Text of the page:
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AN HISTORICAL, BETHLEHEM CRUISE ON THE HUDSON RIVER
During the time of the Revolutionary War, the Hudson River was
a major transportation route. If the British could control this route, it would
cut communication and the flow of supplies between New England and the rest of
the colonies. It would also eliminate a very navigable passage as an American
transportation route. At the same time for the British, it would open a major
supply route from New Britain (Canada) to New York City, which were both held by
the British for most of war. Therefore, it's not surprising that the Hudson
River passes near a wealth of Revolutionary War sites from New York City to
Glens Falls, including "Our Towne" of Bethlehem.
Henry Hudson Park at Cedar Hill
Commemorating the arrival of the Halfmoon, September 18-19, 1609.
Erected by Town of Bethlehem, September 19, 1975
(Henry Hudson Park Marker)
CEDAR HILL -- Prior to the 19th Century, the river was
main-street America. Today, Cedar Hill is an historic place on this “street.”
One of its first visitors was the Dutch explorer, Henry Hudson, as documented by
a marker near the American Flag in the Henry Hudson Park.
During the Revolution, the area was home to Colonel Francis
Nicoll, who served in the New York Militia from 1775-1778. He participated in
the extraction of cannons and munitions from New York City, prior to its
surrender to the British in 1776. He also participated in the defense of Albany
from Burgoyne’s invasion from Canada in 1777.
Although not visible today from the Hudson, Nicoll’s home
still stands at Cedar Hill. Near the home is a small cemetery where Col. Nicoll
is buried. Also buried in the cemetery are seven other Revolutionary War
soldiers, including Lt. Arie Van Wie and Sergeant James Selkirk. Van Wie’s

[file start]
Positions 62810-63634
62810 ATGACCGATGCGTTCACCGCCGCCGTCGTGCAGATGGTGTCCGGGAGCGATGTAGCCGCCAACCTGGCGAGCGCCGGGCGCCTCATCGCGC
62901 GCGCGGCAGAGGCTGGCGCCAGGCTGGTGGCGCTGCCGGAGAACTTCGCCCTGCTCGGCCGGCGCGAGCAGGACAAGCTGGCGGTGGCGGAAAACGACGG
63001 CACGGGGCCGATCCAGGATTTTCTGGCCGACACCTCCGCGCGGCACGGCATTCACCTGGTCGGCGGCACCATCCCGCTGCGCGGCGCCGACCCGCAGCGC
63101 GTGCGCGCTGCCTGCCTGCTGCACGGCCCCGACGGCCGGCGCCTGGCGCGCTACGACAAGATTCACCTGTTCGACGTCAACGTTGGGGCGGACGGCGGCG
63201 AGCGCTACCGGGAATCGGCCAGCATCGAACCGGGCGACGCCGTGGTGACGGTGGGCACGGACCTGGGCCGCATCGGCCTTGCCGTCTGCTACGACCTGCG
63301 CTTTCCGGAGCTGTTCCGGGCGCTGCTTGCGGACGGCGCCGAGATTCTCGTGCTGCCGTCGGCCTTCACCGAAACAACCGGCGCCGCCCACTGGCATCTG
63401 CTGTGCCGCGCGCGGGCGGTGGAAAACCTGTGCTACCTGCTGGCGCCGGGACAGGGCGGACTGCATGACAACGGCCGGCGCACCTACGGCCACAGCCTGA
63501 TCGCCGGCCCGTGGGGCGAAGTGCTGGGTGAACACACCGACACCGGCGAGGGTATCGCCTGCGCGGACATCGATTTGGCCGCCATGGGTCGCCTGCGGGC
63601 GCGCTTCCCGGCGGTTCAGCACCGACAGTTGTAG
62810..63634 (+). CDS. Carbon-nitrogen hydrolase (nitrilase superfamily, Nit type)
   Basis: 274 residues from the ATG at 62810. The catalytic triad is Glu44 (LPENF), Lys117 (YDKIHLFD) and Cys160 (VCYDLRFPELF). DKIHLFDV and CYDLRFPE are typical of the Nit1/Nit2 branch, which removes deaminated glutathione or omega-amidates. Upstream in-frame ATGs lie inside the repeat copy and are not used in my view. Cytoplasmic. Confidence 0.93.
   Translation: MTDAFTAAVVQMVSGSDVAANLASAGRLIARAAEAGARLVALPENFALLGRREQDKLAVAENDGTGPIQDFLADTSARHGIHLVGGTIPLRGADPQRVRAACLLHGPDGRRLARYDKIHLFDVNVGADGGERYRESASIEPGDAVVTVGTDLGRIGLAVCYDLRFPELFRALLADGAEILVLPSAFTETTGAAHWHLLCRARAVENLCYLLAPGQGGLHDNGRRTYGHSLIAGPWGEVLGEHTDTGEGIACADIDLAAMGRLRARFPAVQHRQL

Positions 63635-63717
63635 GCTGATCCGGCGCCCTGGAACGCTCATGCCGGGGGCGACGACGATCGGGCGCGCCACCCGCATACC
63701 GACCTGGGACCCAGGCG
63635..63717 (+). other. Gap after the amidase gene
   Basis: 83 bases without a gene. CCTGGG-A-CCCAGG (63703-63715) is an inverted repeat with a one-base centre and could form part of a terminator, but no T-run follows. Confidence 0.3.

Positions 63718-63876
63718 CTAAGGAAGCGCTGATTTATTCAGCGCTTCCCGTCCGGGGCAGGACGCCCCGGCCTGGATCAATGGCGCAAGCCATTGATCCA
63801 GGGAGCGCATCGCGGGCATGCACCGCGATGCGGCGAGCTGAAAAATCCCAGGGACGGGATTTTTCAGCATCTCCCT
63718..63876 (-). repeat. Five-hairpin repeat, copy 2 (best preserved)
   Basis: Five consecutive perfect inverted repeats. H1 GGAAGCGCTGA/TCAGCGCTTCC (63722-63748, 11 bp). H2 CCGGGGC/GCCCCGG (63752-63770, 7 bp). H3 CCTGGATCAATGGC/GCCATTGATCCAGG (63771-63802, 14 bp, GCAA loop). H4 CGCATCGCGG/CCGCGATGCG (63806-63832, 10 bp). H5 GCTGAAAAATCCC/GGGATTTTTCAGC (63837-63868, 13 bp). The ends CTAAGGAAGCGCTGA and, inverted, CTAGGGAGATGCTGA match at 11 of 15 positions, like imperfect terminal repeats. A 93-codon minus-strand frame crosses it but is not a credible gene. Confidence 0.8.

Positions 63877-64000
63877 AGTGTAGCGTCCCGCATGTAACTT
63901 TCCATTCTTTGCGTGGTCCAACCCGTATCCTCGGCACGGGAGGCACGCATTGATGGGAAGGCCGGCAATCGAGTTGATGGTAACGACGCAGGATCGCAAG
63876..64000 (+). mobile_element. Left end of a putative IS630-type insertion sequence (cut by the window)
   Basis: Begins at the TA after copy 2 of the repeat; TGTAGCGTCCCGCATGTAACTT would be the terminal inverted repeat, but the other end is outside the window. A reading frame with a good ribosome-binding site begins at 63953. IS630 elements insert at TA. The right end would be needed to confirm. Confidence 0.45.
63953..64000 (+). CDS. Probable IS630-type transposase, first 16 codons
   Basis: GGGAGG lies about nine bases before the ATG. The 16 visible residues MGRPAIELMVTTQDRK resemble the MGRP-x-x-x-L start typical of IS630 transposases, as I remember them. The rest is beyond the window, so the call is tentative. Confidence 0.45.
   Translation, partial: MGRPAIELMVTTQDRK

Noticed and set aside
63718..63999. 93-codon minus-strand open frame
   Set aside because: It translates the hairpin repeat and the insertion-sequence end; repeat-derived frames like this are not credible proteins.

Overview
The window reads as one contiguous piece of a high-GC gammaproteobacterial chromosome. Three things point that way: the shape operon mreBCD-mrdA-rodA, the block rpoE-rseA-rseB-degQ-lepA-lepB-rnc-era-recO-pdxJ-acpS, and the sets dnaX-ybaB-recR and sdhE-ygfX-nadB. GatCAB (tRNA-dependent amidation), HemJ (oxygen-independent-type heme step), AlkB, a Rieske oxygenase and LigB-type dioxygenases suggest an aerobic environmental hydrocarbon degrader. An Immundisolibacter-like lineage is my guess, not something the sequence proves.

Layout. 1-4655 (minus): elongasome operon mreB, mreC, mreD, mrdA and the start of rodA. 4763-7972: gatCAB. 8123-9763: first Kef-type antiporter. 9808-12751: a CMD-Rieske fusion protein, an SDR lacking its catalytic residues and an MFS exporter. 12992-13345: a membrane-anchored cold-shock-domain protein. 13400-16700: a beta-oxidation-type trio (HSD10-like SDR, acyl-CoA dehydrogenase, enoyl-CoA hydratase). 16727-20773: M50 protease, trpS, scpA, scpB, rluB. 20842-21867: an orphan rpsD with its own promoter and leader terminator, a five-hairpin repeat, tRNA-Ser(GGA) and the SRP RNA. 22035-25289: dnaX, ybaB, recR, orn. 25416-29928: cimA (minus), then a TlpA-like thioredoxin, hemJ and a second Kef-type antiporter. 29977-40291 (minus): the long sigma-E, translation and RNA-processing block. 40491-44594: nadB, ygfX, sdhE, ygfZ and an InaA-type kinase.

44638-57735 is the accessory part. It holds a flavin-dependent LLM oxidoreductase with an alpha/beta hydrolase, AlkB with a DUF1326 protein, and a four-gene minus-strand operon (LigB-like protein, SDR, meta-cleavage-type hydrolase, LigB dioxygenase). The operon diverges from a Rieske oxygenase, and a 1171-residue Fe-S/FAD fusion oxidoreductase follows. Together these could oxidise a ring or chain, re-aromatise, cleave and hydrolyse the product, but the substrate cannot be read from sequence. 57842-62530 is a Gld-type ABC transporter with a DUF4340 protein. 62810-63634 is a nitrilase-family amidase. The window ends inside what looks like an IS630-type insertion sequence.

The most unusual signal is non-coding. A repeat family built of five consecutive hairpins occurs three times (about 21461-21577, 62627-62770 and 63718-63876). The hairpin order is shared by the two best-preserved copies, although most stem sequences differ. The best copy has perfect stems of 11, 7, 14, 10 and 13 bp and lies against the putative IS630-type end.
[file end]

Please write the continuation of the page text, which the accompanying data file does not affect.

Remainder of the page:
point is another historic place on the Hudson and is about two miles further
north on the Hudson. The Bethlehem hamlet of Selkirk was named after the Selkirk
Buried in this Cemetery are
Eight Soldiers of the American Revolution
Cornelius Glen, 1st Regiment, Albany County Militia
Hugh Jolly, 3rd Regiment, Albany County Militia
Zimri Murdock, 5th Regiment, Albany County Militia
Colonel Francis Nicoll, 3rd Regiment, Albany County Militia
James Selkirk, 2nd Regiment, - Line
Major Richard Sill, Continental Army
Caleb Smith, 2nd Regiment, West Chester County Militia
Lieutenant Arie Van Wie, 3rd Regiment, Albany County Militia
Placed by Tawasentha Chapter, NSDAR, 1977
(Cedar Hill Marker)
VAN WIE POINT -- The point was settled by the Van Wie
family in the mid 1600’s. Later, it became a popular docking area for
passengers going to Albany. Docking in Albany was considered hazardous due to
shallows in the river. Dredging corrected this problem in the early 20th
Hendrick Gerritse Van Wie
Dutch colonist in Fort Orange 1664, built house here in 1679.
(Van Wie Point Marker)
ABBEY HOTEL -- About a mile and a half north of Van Wie
Point is the hamlet of Glenmont where the Abbey Hotel once stood. It was owned
by Hugh Jolley, who emigrated from Galway, Scotland in 1772. The Abbey Hotel was
an important way station between Albany and Van Wie Point. It was raised in the
Hugh Jolley served in the New York State Militia during the
Revolutionary War and is buried in the cemetery at Cedar Hill.
As you sail further north on the Hudson, you will pass other
areas where 18th century patriots once lived including Fort Crailo in
Renssalaer, the Schuyler Mansion in Albany and the Van Schaick home in Troy.
Above the Capital District, you will pass areas where they fought and
skirmished, including the Saratoga Battlefield in Stillwater, Fort Hardy in
Schuylerville and Fort Edward. For more information about these areas, see http://www.revolutionaryday.com/champlaincanal/.
[Article originally published in the 2005 "End of Winter Edition" of Our Towne]
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